Tag Archives: covenant

House of Prayer : Where do we go from here?

So where do we go from here? How do we move forward with this vision of a House of Prayer in the heart of Vanier?

As one of my friends and readers has pointed out to me, talk is cheap. It’s easy to have discussions in social media about concepts, We may even think we are engaging as we “like” someone’s blog or Facebook posts, or “follow” someone’s Twitter feeds. But this kind of engagement costs us almost nothing. Unless this talk translates into some form of concrete action, it means very little. While social media discussions may be useful in stimulating our thinking, the time spent on such discussions can also become a substitute for prayer and face-to-face encounter with God and with in-the-flesh brothers and sisters – the kind of encounter that actually changes us.

If you have been reading this blog, and are sensing that God may be nudging you about getting involved with an eventual House of Prayer in Vanier, here are some next steps that we might take together.

1 – Further exploration of vision – while building initial community
The first step has two parts. I would propose that we do both of them concurrently.

Part One- weekly meetings To begin building community among those who are drawn by the vision of a House of Prayer, I’d propose that we begin weekly prayer meetings in January 2013, with a monthly potluck meal. The meetings would certainly need to include prayer and worship, since this is at the core of what a House of Prayer is and does, but they would also need to include a component of discussion and sharing around vision, so that people have a chance to ask questions and give their input.

If you like this idea, and would like to participate, please let me know.

Part Two – ongoing dialogue To continue clarifying vision, I’d suggest that as well as using the weekly meetings as a platfom, we intentionally use social media (this blog, podcasts, an eventual Facebook page) to continue developing our shared understanding of what a House of Prayer in Vanier would look like. I very much want this to be a collaborative process. I recognize that the mantle of primary vision-carrier for a House of Prayer in Vanier rests with me, but I also recognize that within the broad parameters of vision that I have already laid out, many nuances are possible, and many of you will have contributions to make as we move forward to discern what it is that we are called to do together.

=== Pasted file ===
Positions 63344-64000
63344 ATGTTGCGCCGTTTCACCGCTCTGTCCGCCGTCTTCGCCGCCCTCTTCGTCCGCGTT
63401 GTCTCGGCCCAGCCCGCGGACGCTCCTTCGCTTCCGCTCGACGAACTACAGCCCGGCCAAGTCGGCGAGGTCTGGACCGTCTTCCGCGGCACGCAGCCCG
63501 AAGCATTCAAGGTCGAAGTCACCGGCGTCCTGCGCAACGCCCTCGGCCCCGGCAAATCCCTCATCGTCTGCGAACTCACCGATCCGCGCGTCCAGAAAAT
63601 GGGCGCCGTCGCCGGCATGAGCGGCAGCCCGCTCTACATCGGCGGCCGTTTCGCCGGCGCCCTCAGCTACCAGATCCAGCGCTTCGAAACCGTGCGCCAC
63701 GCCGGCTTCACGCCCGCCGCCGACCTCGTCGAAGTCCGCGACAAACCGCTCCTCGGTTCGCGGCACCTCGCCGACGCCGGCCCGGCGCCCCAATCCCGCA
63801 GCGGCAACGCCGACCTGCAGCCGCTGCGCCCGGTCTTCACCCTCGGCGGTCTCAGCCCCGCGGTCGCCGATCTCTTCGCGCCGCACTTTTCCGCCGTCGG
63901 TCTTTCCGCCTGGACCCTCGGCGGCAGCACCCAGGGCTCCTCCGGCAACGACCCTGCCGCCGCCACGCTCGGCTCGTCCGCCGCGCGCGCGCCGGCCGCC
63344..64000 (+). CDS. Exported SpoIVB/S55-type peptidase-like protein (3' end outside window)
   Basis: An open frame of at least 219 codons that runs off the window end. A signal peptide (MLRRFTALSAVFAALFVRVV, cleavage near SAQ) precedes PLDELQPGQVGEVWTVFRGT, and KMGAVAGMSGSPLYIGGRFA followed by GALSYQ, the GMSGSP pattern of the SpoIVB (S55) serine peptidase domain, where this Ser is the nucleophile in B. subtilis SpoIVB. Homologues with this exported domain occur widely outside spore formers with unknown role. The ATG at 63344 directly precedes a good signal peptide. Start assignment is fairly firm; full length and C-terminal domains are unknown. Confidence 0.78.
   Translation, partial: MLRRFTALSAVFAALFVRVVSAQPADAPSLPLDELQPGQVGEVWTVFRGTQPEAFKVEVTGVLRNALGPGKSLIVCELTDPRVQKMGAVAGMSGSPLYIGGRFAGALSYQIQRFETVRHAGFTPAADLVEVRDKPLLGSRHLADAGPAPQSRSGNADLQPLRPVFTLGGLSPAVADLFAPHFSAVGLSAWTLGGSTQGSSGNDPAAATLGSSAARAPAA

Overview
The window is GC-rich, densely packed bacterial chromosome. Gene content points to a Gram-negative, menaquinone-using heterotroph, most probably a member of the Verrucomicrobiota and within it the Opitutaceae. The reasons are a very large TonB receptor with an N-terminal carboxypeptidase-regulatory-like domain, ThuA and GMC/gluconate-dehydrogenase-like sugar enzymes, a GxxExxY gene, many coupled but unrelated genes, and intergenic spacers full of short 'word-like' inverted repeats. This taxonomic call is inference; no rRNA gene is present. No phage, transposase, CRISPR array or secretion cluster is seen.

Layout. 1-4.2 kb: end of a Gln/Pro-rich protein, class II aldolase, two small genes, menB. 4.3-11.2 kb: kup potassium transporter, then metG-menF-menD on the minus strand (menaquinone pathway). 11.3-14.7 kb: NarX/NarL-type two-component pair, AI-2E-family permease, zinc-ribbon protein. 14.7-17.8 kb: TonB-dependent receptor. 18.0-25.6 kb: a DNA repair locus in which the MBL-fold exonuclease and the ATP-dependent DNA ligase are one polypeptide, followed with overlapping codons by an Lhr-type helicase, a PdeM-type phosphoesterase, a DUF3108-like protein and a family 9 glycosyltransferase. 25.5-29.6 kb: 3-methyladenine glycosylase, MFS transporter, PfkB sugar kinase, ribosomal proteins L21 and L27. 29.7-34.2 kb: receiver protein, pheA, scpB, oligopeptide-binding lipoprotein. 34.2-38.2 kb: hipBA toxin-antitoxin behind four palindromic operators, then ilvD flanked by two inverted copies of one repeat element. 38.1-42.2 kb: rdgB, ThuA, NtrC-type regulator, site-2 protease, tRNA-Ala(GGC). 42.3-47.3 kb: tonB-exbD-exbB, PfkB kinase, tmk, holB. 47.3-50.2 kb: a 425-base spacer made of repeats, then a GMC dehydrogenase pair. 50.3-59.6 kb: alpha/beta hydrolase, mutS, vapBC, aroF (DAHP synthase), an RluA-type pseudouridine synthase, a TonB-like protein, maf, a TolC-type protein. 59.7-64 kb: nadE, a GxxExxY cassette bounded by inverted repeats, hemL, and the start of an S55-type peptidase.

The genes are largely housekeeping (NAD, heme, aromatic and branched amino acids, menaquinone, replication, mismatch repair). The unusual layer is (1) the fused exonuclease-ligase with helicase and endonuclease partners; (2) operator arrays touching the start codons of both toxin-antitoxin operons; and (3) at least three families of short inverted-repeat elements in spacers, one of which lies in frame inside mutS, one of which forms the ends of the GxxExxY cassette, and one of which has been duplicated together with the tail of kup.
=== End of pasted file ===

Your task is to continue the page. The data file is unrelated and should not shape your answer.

2 – Visits to other Houses of Prayer
As we are discerning vision, it will be very useful to visit other Houses of Prayer to see how they do things. Marion and I have made a list of Houses of Prayer that we would like to visit, and we intend to begin doing this on weekends in 2013 (making at most probably two such visits per month, probably more realistic to think in terms of one per month). Any of you who are interested in coming along on any of these visits would be more than welcome.

3 – Developing a team
As we go through the process of building community and clarifying vision, I am hoping that each of you who read this blog will be asking yourselves “What about me? Is this vision for me? Where do I fit in?”.

Our long-term goal is to develop a 24/7 House of Prayer. But that doesn’t mean that to be part of the team, you have to commit to praying 24/7!  Of course no-one can do that anyway. That’s why we need a team.

The launch point at which we can legitimately begin to call ourselves a House of Prayer is when we have at least one weekly prayer watch. This would also be a good litmus test for an “entry level” involvement in the House of Prayer. If you can commit to one weekly prayer watch, you can think of yourself as part of the House of Prayer team. Beyond that, different levels of involvement will be appropriate for different people.

So, if you find that God is grabbing your heart with the vision of a House of Prayer and you want to be part of it – your involvement is welcome. At this early stage, when things are very simple, small and fluid, all that’s required is an email or message letting me know that you’re on board. As we go down the road, we will probably come up with some sort of verbal covenant to which we will ask people to recommit on an annual basis. This will provide everyone with a checkpoint or gateway – it will function as both an “entry point” and an “exit point”.

We will probably aim to have an initial time of covenant making by September 2013. Up until then you can be involved without any long-term commitment. When we make our initial covenant, you will need to decide whether you are called to be a part of the House of Prayer. Of course, guests are always welcome, so if you’re not sure, it doesn’t mean you have to go away – but members of the family will have a voice and a share in the family’s decisions that guests do not yet have.

4 – Setting up governing structure
Eventually, a leadership and governing structure will need to be established. I hope to work towards an initial form of this in 2013.

Also, in a nation in which Christian groups still qualify as charities, and where tax incentives are available for those who give financial support to said charities, there are benefits to obtaining charitable status.  This is likewise a goal that I will pursue in 2013.

5 – Comments
As always, your comments and feedback are more than welcome. Please let me know what the Holy Spirit is speaking to you as you consider these things. If you leave your thoughts as a comment, others will be able to benefit as well.

Your brother,




Last week at the gym I was dressing after my shower when I overheard a young man talking to his buddy about his sex life.

Before I continue, let me say that I don’t make a habit of listening in on the details of other people’s private conversations. This dude, however, wasn’t exactly going to great lengths to keep his private life private. Eavesdropping may not really be the applicable term here. He was broadcasting his reflections quite openly, for everyone in the change room to hear.